We ended week 2 and had a warm Christmas in Rorotua, then moved on to Tongariro national park. The plan was to cross the Tongariro Alpine Crossing, which we have long time thought would be one of the highlights of our trip. We were not disappointed.
A 20 kilometre, all day, hike with 3 children aged 7, 9 and 11 needed some planning. Fortunately Annie had organized a guide, who was able to time our movements with the weather so we saw great views of the craters and lakes (as well as teaching us some kiwi slang, see the title of this post). Walking across the Southern Crater was like crossing a Martian landscape (or at least what we see from the Martian Rover photos, not having actually visited myself).
Then a climb up to the Red Crater, where we stopped for lunch (#1).
A further climb to our highest point of the day just above the Emerald Lakes and the Blue Lake, and lunch number 2.
After which the walk was mostly downhill, from 10 km onwards, which was great for the kids, they were still running by the end of the day. As we passed close to the site of the 2012 eruption, a steam vent started to pour out steam as you can see on the ridge in this next photo. The steaming earth lower down was hot to the touch, which was not something I had ever experienced before.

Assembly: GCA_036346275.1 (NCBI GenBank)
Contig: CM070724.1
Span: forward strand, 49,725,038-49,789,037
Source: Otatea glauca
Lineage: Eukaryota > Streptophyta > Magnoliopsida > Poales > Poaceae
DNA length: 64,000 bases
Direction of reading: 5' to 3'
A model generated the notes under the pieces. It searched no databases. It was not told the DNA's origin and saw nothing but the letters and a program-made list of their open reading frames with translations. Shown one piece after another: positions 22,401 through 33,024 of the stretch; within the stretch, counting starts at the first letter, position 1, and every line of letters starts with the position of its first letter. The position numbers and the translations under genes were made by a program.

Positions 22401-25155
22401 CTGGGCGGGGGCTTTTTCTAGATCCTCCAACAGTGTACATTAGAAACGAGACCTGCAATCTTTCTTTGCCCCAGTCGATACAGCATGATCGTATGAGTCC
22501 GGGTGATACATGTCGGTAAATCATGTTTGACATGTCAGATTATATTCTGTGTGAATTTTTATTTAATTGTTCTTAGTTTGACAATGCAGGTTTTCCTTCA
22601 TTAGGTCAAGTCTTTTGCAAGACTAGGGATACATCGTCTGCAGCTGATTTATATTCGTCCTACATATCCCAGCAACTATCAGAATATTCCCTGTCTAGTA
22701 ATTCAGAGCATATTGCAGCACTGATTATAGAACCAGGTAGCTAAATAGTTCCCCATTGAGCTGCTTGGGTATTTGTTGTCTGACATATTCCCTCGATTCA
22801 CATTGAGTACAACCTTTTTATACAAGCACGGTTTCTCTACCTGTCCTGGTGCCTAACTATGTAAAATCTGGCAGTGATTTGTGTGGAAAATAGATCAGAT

There was a big eruption here only 2 years ago, in August 2012. A rock crashed through the roof of one of the huts which used to be available for overnight stays if you were doing one of the multi-day walks in the region. So it is no longer used. The clouds of gas and dust had killed most of the plan-life in this last part of the track, which is starting to regenerate
The crossing was very busy, it has become known as one of the 10 great walks in the world, so there were hundreds of people doing the walk; probably more than there would have been becauses the next 2 days weather forecast was for rain.
Probably part of the attraction is that Mount Ngauruhoe, the peak with the typical volcano shape, was used as Mout Doom in the Lord of the Rings movies. Apparently the Mountain is sacred to the Maori (as is much of the land, especially the mountains) so the shape was digitally altered for the movie. Here is an un-altered view:
I haven’t done any of the other 10 best walks, but the spectacular, varied scenery on this crossing were certainly worth the climb.